Thursday, July 26, 2012

Stillness as Dance

As I was stumbling along the vast planes of the internet I came across a series of photographs of dancers in St. Petersburg, Russia.  I was immediately struck by the contrast between the arguably formalized movement and the casual setting.  Often, dance photography is done in a studio or is a still from a live performance or rehearsal.  This photographer took dance from the proscenium into the streets.  His subjects are considerably well trained but dressed in casual attire.  As the dancers blend with their fellow pedestrians, the post-modern notion that anyone can be a dancer resounds strongly.  Having a fair understanding of the post-modern era in dance, I am not a stranger to the idea of stillness as dance.  Arguing that dance could be anything and everything, the post-modern dancers paved a way for new interpretation of what qualifies as dance.  I have now found myself in a conundrum due to the vastness of this notion as I pose the questions:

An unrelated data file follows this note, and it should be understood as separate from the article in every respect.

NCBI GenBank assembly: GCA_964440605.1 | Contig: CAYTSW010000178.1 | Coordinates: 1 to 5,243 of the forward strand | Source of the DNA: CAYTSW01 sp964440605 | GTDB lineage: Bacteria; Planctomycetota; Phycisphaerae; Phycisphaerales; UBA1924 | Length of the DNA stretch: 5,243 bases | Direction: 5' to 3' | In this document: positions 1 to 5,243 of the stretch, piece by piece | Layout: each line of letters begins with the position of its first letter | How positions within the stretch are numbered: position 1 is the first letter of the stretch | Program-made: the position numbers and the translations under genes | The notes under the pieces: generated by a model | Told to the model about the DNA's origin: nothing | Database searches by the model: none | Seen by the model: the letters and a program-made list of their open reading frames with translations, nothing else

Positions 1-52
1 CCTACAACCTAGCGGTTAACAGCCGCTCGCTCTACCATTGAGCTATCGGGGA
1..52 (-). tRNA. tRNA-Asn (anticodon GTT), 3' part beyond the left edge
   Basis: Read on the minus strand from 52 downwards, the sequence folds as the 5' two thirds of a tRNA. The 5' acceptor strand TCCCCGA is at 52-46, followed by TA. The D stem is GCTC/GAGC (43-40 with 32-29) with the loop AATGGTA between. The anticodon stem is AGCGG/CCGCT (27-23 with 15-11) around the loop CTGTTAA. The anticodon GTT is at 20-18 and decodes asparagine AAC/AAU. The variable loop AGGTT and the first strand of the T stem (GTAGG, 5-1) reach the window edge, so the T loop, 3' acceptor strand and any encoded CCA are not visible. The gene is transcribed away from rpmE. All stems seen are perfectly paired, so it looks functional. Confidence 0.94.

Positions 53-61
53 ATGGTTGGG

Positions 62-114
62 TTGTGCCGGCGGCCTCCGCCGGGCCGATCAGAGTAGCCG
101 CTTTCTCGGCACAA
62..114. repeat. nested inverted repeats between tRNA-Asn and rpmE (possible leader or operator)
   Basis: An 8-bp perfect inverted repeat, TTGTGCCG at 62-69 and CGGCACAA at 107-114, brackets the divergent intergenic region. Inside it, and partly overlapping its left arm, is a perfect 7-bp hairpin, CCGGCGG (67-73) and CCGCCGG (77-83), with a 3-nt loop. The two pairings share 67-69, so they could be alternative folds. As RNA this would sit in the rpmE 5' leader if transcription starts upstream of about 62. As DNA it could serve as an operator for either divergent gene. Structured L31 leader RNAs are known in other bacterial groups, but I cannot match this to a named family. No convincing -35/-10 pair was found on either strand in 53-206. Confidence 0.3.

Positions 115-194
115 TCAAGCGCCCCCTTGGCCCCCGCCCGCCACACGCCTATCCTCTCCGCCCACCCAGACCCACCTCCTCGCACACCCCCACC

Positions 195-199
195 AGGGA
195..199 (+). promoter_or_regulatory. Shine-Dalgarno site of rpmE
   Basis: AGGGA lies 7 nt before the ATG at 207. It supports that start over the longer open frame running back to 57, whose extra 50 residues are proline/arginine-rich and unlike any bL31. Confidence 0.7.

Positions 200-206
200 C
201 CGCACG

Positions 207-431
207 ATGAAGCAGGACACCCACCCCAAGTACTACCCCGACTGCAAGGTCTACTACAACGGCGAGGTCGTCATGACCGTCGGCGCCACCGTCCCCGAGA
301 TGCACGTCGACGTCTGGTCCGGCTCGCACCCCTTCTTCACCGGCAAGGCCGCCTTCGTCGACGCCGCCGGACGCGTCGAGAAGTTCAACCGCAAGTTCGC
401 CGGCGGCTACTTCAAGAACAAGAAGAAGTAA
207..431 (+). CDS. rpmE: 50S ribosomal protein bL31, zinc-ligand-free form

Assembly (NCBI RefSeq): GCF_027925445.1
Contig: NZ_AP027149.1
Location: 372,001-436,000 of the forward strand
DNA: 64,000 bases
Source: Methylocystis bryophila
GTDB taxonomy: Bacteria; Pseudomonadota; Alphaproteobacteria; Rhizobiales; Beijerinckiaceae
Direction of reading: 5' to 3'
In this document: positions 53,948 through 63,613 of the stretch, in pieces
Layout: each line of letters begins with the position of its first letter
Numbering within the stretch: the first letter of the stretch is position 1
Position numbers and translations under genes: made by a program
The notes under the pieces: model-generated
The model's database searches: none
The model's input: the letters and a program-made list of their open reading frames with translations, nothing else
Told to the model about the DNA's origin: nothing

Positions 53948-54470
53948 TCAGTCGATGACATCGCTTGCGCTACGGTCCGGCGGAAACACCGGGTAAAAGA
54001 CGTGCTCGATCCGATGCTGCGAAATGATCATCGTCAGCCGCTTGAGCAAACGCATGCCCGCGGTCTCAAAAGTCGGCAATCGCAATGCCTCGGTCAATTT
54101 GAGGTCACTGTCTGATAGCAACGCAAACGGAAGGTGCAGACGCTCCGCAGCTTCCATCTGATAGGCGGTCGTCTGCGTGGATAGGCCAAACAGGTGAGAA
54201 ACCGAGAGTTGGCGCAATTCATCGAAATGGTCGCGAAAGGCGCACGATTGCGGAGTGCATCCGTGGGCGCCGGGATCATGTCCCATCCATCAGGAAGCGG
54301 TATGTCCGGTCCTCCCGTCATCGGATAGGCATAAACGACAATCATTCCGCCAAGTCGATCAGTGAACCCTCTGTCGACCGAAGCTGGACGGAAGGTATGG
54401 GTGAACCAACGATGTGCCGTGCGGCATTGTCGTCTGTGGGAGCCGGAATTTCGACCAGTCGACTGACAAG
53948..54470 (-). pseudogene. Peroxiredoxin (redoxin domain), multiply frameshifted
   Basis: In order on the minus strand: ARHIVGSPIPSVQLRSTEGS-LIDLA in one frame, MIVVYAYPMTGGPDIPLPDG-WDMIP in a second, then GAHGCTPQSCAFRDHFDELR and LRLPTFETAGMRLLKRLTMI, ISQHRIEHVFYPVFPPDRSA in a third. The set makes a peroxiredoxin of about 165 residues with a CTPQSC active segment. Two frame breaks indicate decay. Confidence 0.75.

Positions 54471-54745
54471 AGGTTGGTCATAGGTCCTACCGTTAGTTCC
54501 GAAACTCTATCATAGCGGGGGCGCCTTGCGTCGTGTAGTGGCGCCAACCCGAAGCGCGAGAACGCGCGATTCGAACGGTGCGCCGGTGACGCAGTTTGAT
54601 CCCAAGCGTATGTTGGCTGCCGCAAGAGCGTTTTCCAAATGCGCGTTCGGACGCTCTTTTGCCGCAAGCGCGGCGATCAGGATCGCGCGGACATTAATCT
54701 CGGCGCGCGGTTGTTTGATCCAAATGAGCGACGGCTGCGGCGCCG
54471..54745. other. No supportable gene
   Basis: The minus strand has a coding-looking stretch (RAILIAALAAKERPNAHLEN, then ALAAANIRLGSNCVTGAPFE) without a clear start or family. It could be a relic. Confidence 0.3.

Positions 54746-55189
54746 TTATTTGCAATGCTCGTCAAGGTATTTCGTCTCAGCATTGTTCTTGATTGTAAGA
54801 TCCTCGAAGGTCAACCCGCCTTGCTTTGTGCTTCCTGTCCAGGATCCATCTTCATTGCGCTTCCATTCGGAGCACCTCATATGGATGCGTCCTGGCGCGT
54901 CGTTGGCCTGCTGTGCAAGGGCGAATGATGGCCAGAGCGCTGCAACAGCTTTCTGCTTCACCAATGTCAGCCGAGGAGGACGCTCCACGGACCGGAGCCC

• Can the act of photography be viewed as dance?
  • Is photography an accurate means of recording dance?
  • Is the physical photograph itself dance or just a representation?
While viewing these pictures, I am aware of several planes.  I am cognizant of the idea that I am viewing an actual photo, which is in itself a representation.  However, the first thing I consider is that I am looking at dance.  Even though the pictures are stills, I feel a sense of motion.
I have an interest in how to capture movement in a single frame.  Also, I love how the dancers seem distinct from their setting.  While the setting helps define the picture, I am more interested in how the dancers seem to be in their own world, unconcerned with their surroundings.

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